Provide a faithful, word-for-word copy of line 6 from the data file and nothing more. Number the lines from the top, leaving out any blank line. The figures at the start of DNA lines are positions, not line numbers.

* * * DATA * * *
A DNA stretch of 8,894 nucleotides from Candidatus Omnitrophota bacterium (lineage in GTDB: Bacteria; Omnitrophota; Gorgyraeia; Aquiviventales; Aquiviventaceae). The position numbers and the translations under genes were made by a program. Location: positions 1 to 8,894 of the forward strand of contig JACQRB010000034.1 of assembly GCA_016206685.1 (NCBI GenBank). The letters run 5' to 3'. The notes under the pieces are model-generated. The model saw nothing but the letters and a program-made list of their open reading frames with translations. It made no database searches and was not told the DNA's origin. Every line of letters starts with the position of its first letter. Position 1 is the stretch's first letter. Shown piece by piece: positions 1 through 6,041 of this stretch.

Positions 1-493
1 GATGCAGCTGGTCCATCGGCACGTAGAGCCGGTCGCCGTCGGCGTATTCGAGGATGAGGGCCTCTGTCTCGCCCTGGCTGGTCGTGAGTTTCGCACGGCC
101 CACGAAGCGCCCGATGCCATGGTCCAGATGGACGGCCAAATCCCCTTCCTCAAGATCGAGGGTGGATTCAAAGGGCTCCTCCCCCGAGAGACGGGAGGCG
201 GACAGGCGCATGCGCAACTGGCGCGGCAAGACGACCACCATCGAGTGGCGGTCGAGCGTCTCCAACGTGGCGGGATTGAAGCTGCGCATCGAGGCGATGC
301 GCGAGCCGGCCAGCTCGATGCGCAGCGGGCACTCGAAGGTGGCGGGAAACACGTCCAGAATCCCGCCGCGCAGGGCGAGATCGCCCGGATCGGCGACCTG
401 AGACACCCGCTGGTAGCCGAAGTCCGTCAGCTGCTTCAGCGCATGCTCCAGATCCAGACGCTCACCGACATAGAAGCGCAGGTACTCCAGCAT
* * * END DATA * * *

301 GCGAGCCGGCCAGCTCGATGCGCAGCGGGCACTCGAAGGTGGCGGGAAACACGTCCAGAATCCCGCCGCGCAGGGCGAGATCGCCCGGATCGGCGACCTG